James Massardo - Geek of all things Technology

TravisCI Integration

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Let the continuous integration begin! It took a little tinkering (mostly around getting the FTP upload to work), but I have TravisCI working with GitHub. I’m planning to detail out the process in a future post.

Basic Jeykll!

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I guess I should blog some of the stuff I’m tinkering with so I don’t forget what I’m learning. I’m going to start at the base and log a few bits and commands about getting started with Jekyll.

First off, you need to install Jekyll. I’m currently using a Mac and I have the full build of Ruby installed for some Chef tinkering so I was able to follow the Jekyll Quickstart. I did have to change the install path as described on the Jekyll Troubleshooting page.

Ok, hopefully you got it installed so let’s actually do something with it.

# Install Jekyll and Bundler gems through RubyGems
~ $ gem install jekyll bundler

# Create a new Jekyll site at ./myblog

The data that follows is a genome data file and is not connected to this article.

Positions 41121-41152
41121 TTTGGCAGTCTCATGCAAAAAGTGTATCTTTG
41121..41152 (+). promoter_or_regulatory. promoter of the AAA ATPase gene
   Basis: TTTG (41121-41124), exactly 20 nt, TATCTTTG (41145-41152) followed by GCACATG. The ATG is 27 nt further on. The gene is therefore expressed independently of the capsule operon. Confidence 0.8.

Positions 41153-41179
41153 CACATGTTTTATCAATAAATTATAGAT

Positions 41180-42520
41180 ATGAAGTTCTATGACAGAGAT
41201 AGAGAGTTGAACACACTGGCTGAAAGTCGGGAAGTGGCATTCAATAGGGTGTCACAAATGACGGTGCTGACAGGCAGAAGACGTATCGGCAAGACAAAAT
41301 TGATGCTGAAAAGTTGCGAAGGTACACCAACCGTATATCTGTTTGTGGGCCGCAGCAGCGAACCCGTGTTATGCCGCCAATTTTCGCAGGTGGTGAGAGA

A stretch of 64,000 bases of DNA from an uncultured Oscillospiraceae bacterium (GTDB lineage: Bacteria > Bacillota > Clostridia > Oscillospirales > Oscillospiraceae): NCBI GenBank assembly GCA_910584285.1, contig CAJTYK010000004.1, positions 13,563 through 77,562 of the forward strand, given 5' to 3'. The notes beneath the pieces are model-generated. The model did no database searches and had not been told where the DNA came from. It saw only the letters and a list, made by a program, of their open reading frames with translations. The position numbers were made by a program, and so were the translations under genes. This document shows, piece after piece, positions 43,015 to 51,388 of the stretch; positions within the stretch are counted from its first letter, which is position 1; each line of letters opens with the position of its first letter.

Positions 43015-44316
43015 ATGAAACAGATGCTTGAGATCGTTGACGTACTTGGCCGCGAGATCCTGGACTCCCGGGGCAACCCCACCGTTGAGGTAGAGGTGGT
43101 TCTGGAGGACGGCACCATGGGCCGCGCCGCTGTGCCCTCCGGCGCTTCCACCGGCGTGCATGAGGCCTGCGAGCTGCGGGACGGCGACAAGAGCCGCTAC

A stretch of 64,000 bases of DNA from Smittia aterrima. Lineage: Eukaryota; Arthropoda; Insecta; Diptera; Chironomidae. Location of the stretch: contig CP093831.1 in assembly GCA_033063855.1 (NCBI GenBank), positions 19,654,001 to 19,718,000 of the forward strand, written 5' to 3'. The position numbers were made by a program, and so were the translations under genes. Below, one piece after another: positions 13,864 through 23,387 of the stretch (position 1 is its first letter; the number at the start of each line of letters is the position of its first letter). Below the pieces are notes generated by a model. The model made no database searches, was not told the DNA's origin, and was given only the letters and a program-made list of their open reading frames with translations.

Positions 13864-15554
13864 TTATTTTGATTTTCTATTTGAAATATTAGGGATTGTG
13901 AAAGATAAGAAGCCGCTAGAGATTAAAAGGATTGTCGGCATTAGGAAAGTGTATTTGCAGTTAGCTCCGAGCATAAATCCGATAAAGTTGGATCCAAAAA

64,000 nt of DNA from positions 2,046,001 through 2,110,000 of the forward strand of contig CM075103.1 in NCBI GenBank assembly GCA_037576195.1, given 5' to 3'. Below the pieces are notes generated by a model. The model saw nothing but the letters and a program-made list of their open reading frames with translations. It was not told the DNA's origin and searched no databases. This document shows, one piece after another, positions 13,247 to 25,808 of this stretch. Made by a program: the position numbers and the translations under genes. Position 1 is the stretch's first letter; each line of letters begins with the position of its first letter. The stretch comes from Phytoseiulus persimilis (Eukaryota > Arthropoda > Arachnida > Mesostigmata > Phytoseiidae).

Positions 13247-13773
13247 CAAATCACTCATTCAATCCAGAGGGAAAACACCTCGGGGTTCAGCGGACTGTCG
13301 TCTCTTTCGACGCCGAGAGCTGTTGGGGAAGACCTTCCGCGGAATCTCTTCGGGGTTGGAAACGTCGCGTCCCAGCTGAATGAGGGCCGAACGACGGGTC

~ $ jekyll new myblog

# Change into your new directory
~ $ cd myblog

# Build the site on the preview server
~/myblog $ bundle exec jekyll serve

# Now browse to http://localhost:4000

(Yeah, I know, looks familar, eh? That’s cause I copied it straight from the Quickstart guide… It works, why reinvent the wheel…)

Next is to create a post.

# Create post file using the following format
# YEAR-MONTH-DAY-title.MARKUP 
~/myblog $ touch _posts/2017-06-05-basic-jekyll.md

From there, add your header and start writing. Post Docs

Dear Future Self

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I met a lot of really awesome people at ChefConf. One guy, named Daniel, and I were joking about blogging stuff and we said we should start a blog named Dear Future Self. Technologists come in contact with so much information, there’s no way anyone can remember it all. A lot of the stuff on this blog is literally so I don’t have to remember everything.

So Dear Future self, please enjoy all this stuff :)

New Blog!

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So I decided to change blogging tools again. I’ve been playing with some DevOps type tools and I needed something a little more real world for a test, so why not the website. I’m setting up some CI (Continuous Integration) tools to watch Github. Anytime there’s a new commit, that will trigger the CI tool to run prep the new code for deployment, run some automatic tests, deploy the new code, and finally notify me that it’s done.